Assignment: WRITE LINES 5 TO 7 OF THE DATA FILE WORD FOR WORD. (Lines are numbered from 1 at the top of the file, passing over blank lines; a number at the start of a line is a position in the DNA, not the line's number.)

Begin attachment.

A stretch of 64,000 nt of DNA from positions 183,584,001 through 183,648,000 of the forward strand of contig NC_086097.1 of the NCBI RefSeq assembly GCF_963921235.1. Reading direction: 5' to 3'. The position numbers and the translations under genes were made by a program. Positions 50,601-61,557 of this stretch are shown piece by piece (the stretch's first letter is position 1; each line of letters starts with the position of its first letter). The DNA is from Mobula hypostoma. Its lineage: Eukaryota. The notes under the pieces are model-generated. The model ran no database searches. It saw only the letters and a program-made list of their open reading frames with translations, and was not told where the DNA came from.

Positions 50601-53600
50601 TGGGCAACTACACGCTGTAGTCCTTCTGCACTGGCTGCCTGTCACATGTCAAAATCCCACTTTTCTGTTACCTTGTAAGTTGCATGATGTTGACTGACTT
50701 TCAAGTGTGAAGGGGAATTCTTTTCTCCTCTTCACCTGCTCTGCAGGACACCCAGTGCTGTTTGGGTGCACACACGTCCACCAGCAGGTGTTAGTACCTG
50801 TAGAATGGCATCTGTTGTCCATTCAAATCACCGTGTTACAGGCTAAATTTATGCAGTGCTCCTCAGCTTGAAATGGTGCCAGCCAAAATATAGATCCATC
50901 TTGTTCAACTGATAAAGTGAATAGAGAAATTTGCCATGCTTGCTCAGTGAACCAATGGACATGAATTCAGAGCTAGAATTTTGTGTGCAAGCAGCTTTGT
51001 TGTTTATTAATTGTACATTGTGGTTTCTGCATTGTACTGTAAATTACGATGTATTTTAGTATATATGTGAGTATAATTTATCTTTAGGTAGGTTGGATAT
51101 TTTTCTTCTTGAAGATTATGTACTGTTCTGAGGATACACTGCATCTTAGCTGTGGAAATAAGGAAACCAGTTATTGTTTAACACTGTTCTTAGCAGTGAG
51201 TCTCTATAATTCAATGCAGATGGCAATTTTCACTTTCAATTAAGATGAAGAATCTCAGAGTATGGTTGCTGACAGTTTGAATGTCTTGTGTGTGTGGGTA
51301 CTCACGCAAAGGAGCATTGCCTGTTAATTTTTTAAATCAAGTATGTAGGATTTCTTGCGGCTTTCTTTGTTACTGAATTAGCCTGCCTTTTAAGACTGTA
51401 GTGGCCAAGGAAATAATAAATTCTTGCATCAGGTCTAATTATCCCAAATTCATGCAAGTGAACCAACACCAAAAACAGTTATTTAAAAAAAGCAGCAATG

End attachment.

50801 TAGAATGGCATCTGTTGTCCATTCAAATCACCGTGTTACAGGCTAAATTTATGCAGTGCTCCTCAGCTTGAAATGGTGCCAGCCAAAATATAGATCCATC
50901 TTGTTCAACTGATAAAGTGAATAGAGAAATTTGCCATGCTTGCTCAGTGAACCAATGGACATGAATTCAGAGCTAGAATTTTGTGTGCAAGCAGCTTTGT
51001 TGTTTATTAATTGTACATTGTGGTTTCTGCATTGTACTGTAAATTACGATGTATTTTAGTATATATGTGAGTATAATTTATCTTTAGGTAGGTTGGATAT